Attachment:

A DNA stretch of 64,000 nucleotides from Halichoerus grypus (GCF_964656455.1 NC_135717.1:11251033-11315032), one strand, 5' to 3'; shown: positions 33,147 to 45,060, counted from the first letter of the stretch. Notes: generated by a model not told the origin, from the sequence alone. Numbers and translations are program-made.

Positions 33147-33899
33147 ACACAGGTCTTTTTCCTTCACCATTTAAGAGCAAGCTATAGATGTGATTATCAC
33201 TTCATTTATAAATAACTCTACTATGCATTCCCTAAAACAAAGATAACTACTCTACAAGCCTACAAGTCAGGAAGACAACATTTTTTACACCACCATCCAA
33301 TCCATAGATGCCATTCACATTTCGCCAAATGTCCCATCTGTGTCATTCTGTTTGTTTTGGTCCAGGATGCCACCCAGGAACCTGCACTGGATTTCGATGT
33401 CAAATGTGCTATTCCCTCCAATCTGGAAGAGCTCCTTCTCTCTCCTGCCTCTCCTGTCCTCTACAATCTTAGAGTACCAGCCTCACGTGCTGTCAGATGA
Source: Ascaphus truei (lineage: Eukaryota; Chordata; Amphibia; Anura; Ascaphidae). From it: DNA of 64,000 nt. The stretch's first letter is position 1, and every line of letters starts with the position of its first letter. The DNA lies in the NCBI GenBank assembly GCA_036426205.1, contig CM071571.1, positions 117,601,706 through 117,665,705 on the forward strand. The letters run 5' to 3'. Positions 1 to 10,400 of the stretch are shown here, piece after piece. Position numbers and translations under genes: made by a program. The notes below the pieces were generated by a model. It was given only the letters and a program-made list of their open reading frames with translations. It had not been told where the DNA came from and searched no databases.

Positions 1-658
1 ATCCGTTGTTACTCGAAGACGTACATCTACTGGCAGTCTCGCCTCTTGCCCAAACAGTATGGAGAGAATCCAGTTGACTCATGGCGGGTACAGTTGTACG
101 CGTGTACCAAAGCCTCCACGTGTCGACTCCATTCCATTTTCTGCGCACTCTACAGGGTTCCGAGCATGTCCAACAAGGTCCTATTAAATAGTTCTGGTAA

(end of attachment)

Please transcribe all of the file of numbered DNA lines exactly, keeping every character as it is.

A DNA stretch of 64,000 nucleotides from Halichoerus grypus (GCF_964656455.1 NC_135717.1:11251033-11315032), one strand, 5' to 3'; shown: positions 33,147 to 45,060, counted from the first letter of the stretch. Notes: generated by a model not told the origin, from the sequence alone. Numbers and translations are program-made.

Positions 33147-33899
33147 ACACAGGTCTTTTTCCTTCACCATTTAAGAGCAAGCTATAGATGTGATTATCAC
33201 TTCATTTATAAATAACTCTACTATGCATTCCCTAAAACAAAGATAACTACTCTACAAGCCTACAAGTCAGGAAGACAACATTTTTTACACCACCATCCAA
33301 TCCATAGATGCCATTCACATTTCGCCAAATGTCCCATCTGTGTCATTCTGTTTGTTTTGGTCCAGGATGCCACCCAGGAACCTGCACTGGATTTCGATGT
33401 CAAATGTGCTATTCCCTCCAATCTGGAAGAGCTCCTTCTCTCTCCTGCCTCTCCTGTCCTCTACAATCTTAGAGTACCAGCCTCACGTGCTGTCAGATGA
Source: Ascaphus truei (lineage: Eukaryota; Chordata; Amphibia; Anura; Ascaphidae). From it: DNA of 64,000 nt. The stretch's first letter is position 1, and every line of letters starts with the position of its first letter. The DNA lies in the NCBI GenBank assembly GCA_036426205.1, contig CM071571.1, positions 117,601,706 through 117,665,705 on the forward strand. The letters run 5' to 3'. Positions 1 to 10,400 of the stretch are shown here, piece after piece. Position numbers and translations under genes: made by a program. The notes below the pieces were generated by a model. It was given only the letters and a program-made list of their open reading frames with translations. It had not been told where the DNA came from and searched no databases.

Positions 1-658
1 ATCCGTTGTTACTCGAAGACGTACATCTACTGGCAGTCTCGCCTCTTGCCCAAACAGTATGGAGAGAATCCAGTTGACTCATGGCGGGTACAGTTGTACG
101 CGTGTACCAAAGCCTCCACGTGTCGACTCCATTCCATTTTCTGCGCACTCTACAGGGTTCCGAGCATGTCCAACAAGGTCCTATTAAATAGTTCTGGTAA